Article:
From the President
Gavin Finkelstein is President, Haemophilia Foundation Australia
If any of us thought there would be time to slow down a bit after the WFH 2014 World Congress in Melbourne, we were wrong! Perhaps generated by the energy created by the Congress, HFA is working through a very full agenda of work at present, some of which I have outlined below.
Like several of our State/Territory Haemophilia member Foundations HFA has been working on government funding submissions and agreements. HFA has established an agreement with the Department of Health on agreed goals. Some of this funding is for education and communication through our website and National Haemophilia, some for our policy research and submissions and some for the work we do to support excellence in haemophilia nursing, social work and physiotherapy which is important for comprehensive care services at haemophilia centres.
HFA is also looking at ways we can contribute to a better understanding of the health outcomes of the care and treatment provided to our community. The Australian Bleeding Disorders Registry (ABDR) and MyABDR are important cogs in the wheels for helping to generate the evidence needed to justify the effectiveness of high expenditure on treatment products.
We encourage your participation in MyABDR.
We need to demonstrate what we know – that appropriate treatment and care, clotting factor as prophylaxis or on demand plus other interventions such as physiotherapy, effective pain management and other services help us live our lives as independently and successfully as possible – less time off work and school, better joint health etc – but today it is not enough just to say this, evidence is needed. HFA encourages local research on this, so everyone can access the most suitable treatment to enable them live productive lives. MyABDR is an important tool to help people with bleeding disorders and their doctors and other treating health professionals understand better the impact of managing bleeds and treatment. It also generates aggregated data to support best practice. We will also be pursuing ways that people can access longer acting clotting factors for their treatment which we believe will also be a critical part of best practice.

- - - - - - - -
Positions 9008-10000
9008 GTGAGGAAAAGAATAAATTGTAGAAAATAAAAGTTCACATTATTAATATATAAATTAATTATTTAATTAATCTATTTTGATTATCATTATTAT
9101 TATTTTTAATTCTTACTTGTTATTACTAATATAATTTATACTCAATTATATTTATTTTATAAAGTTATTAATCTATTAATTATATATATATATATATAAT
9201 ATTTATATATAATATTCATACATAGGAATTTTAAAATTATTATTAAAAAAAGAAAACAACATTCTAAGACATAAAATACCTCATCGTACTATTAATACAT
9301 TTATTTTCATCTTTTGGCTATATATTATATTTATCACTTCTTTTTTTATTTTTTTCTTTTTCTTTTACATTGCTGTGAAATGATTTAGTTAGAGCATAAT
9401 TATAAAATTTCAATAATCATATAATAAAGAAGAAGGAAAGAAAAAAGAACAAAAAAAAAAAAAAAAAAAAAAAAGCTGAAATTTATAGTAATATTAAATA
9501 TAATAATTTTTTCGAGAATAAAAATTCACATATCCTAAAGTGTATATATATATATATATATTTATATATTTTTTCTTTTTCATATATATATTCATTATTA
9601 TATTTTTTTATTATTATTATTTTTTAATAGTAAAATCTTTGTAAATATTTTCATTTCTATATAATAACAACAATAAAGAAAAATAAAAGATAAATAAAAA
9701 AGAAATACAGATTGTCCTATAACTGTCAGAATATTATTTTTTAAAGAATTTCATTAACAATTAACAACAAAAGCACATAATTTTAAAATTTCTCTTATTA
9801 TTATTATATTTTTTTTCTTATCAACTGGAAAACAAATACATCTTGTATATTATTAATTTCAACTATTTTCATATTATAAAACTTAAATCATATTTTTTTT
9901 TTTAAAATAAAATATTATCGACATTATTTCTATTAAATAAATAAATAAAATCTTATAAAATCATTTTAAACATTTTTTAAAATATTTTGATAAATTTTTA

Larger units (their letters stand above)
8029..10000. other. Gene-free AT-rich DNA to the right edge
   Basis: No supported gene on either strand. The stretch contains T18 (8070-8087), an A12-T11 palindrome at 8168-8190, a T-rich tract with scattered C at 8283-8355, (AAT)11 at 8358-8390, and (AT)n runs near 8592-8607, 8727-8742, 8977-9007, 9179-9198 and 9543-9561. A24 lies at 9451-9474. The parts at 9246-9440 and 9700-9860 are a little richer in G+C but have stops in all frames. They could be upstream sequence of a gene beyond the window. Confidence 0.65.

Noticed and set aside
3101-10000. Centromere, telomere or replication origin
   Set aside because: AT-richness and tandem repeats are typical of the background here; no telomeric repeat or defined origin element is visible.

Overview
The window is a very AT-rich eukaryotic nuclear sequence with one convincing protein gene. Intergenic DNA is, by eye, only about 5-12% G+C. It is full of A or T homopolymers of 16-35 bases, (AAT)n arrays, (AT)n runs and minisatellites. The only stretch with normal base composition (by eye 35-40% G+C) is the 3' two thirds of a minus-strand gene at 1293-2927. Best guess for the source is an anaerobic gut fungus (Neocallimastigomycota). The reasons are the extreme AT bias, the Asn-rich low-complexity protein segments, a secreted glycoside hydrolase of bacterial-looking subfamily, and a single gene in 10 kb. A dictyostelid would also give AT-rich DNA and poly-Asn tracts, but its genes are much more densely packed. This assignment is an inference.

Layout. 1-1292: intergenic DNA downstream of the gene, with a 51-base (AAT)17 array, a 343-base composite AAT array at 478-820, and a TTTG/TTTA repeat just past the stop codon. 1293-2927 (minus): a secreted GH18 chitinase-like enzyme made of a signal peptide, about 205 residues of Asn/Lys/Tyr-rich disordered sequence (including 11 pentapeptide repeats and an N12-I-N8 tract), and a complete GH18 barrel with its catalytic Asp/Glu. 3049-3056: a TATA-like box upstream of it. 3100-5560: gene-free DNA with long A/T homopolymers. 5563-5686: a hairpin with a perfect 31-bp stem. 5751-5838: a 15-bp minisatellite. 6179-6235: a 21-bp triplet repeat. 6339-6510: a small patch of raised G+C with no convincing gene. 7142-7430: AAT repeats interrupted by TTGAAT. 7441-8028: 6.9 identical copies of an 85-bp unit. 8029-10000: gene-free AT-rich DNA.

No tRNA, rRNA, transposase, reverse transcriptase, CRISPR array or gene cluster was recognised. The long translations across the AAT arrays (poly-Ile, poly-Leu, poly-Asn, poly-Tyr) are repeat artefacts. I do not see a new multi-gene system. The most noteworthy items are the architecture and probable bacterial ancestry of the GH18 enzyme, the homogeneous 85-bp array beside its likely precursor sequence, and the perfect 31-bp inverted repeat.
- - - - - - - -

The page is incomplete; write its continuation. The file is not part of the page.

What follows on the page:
Another treatment issue of great concern is for people living with long term hepatitis C. We have made submissions to governments about the financial difficulties faced by individuals and their families due to the complications of living with hepatitis C and a bleeding disorder. We are increasingly concerned about our members who tell us they have delayed hepatitis C treatment or that earlier treatments were not successful. Some people have been waiting for new drugs with fewer side effects and higher response rates, with shorter treatment periods in some cases. We were very excited when two new drugs were registered for use in Australia recently, but very disappointed that a drug that might be successful in our community will not be funded by the government. Some of our members with advancing liver disease are worried that time is running out for them to find a cure for their hepatitis C. HFA is getting further specialist advice about the potential of these drugs for some people in our community and has sought the assistance of the Australian Haemophilia Centre Director’s Organisation (AHCDO) for advice and firm data to support our advocacy.
Important governance work with our State/Territory member Foundations has led to several proposed amendments to the HFA Constitution for consideration at the upcoming Annual General Meeting in October. These changes are being considered because we want the HFA Council to be more agile and inclusive, and for decision-making to be more timely and responsive to the needs of our members.
Our fundraising staff are working hard to seek funding from philanthropic trusts for funding for core activities of HFA and a range of projects including family camps for children and adults, peer support activities, and other special projects to support and educate youth, women and girls, and people who are ageing.
I look forward to keeping in touch on these important issues.